Battle of Britain London Monument – F/Lt. J B W Humpherson

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Privacy Statement The Airmen’s Stories – F/Lt. J B W Humpherson

 

John Bernard William Humpherson was born in Enfield, Middlesex in 1916 and educated at Brighton College. He joined the RAF on a short service commission in October 1936. After his initial training he was posted to 10 FTS, Tern Hill on 16th January 1937 and joined 32 Squadron at Church Fenton on 7th August.

In September 1939 Humpherson was serving with 607 Squadron at Acklington. He went with the squadron when it flew its Gladiators from Croydon to Merville on 15th November.

He destroyed a He111 and damaged another on 10th May 1940. Humpherson was posted back to England soon afterwards to join 32 Squadron at Wittering. Using Abbeville as a forward base, the squadron took part in the fighting in France. On 20th May Humpherson damaged a Me109 and on the 22nd destroyed one.

 

Above: P/O JP Pfeiffer, F/Lt. JBW Humpherson, F/Lt. PM Gardner, S/Ldr. MN Crossley, F/O DH Grice, P/O JF Pain, F/O AF Eckford, P/O K Pniak, P/O BA Wlasnowolski

 

Flying from Biggin Hill, he claimed a Do17 destroyed on 10th July, a Ju87 on the 20th, a Me109 probably destroyed on 12th August and a Ju88 and a probable Me109 on the 15th.

Humpherson rejoined 607 Squadron on 23rd August and was awarded the DFC (gazetted 30th August 1940).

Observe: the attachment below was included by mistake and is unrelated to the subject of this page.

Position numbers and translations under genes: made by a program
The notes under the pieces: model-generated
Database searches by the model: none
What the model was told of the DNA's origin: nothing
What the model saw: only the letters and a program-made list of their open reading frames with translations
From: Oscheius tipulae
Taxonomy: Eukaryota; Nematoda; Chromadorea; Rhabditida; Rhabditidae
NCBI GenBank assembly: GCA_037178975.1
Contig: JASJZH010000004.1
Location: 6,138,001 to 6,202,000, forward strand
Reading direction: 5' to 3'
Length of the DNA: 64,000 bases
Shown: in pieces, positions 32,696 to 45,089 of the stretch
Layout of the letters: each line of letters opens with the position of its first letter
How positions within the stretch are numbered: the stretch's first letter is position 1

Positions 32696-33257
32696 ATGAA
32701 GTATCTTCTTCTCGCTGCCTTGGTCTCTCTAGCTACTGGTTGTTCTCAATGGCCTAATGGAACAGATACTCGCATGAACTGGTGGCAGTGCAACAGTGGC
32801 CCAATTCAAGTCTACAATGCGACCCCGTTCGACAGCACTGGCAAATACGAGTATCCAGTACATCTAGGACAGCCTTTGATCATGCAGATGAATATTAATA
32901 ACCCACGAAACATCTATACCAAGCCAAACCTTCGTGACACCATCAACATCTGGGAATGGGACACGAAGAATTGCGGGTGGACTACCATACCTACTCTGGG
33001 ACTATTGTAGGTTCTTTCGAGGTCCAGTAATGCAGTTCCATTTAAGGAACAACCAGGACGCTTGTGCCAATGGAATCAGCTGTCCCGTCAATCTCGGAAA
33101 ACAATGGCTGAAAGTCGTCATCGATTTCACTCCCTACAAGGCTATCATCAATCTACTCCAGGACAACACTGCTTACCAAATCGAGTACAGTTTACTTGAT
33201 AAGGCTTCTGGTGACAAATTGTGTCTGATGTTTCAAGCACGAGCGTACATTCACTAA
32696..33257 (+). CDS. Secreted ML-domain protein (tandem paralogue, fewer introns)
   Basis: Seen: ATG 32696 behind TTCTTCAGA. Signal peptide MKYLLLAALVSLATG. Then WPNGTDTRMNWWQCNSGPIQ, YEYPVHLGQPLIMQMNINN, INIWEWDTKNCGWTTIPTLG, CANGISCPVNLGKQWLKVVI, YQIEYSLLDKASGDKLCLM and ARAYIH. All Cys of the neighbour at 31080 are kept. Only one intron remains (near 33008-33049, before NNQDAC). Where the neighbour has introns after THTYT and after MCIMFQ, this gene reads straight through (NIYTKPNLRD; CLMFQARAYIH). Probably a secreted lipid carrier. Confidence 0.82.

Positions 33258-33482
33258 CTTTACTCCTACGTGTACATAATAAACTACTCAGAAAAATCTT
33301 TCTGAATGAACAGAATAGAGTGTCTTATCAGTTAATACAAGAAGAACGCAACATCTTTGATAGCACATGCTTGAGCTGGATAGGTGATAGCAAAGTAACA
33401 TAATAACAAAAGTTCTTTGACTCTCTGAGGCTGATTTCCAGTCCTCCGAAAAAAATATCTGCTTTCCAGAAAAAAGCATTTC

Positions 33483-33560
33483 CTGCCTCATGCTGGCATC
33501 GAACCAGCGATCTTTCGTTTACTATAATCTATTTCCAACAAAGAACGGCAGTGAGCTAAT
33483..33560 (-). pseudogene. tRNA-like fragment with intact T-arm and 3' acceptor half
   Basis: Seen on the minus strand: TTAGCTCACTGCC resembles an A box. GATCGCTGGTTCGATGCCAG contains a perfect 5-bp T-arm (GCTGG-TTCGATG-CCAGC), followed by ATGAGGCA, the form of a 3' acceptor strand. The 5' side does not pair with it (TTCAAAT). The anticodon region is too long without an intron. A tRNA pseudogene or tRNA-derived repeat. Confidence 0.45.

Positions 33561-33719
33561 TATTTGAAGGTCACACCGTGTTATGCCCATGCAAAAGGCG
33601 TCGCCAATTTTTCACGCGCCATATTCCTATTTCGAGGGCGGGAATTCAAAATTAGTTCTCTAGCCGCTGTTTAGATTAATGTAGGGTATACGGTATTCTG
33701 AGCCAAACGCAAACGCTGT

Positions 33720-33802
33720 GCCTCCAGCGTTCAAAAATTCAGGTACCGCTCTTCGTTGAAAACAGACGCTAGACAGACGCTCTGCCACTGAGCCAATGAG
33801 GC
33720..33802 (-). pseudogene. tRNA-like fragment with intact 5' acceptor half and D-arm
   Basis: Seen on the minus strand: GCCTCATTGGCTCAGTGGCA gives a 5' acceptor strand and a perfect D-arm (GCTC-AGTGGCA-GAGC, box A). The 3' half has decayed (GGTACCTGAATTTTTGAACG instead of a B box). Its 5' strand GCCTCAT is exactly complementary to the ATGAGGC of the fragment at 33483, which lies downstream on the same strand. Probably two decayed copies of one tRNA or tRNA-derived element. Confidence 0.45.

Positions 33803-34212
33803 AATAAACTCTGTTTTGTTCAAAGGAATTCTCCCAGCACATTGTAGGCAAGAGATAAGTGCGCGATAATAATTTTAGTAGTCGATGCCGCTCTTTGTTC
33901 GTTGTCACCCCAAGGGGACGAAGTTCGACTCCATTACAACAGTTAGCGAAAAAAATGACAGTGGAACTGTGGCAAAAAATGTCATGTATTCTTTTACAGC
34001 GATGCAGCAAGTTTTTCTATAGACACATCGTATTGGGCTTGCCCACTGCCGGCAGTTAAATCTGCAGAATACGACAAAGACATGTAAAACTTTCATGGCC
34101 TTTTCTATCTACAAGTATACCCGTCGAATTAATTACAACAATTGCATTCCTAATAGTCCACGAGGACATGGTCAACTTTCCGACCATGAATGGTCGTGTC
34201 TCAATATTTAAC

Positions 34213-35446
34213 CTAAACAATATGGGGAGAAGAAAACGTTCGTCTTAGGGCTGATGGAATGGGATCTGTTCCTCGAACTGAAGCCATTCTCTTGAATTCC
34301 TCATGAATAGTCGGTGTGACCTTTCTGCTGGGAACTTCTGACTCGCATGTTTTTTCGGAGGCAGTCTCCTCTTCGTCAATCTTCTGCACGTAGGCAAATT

He damaged a Do17 on 15th September. He joined 90 Squadron when it reformed at Watton, Norfolk on 7th May 1941.

On the 22nd June 1941 Flying Fortress AN522 took off from West Raynham at 16.10hrs, the purpose of the flight was to allow physiological research and tests to be done at high altitude. On board alongside the crew of five airmen were two senior medical officers in the rear of the aircraft and a further qualified pilot who was to take temperature readings in the cockpit cabin. The aircraft was to fly at an altitude of 30,000ft so that the problem of oxygen masks freezing could be investigated, an assessment of the energy used by air gunners while in combat was also to be carried out.

An hour after take-off and between 30,000 and 31,000 feet the aircraft entered a large cumulo-nimbus (or thunder) cloud. The temperature in the aircraft was estimated to have dropped by some 20 degrees and peices of ice began to enter through the open rear gun ports. After around a minute of flying in these conditions the aircraft entered a steep and high-speed dive after control was lost while flying in this very turbulent weather.

The pilot was able to regain some control briefly and began to pull out of the dive but the forces generated caused a failure of the port wing spar. The port wing broke off beyond the port outer engine and this was followed by the disintegration of the aircraft in the air. None of the six crew in the front of the aircraft were able to attempt to abandon the aircraft but the two medical officers in the rear of the aircraft had been able attach their chest parachutes. Only one of them however was able to make an exit through a waist gun window.

Because of the height at which break-up occurred wreckage was spread over a wide area from the region of Catterick racecourse in the south-west to six miles north-east of Catterick Bridge. The port wing section was found towards the north-east end of the debris trail while much of the cockpit section, engines and most of the fuselage was found nearer the south-west.

Those lost were:

F/O JCM Hawley RAF
1st Lt F Bradley USAAC
Sgt. HP Black RAFVR
F/Sgt. GJ Garwood RAFVR
Sgt. TJ Wills RCAF
F/Lt. JBW Humpherson DFC RAE (Scientific Observer)
S/Ldr. DAH Robson MB Ch.B
F/Lt. WK Stewart AFC RAFMS, RAE – Abandoned aircraft uninjured.

Humpherson was 24 and is buried in St Paul’s churchyard, Heslington, Yorkshire.

 

 

 

Above image courtesy of www.yorkshire-aircraft.co.uk

 

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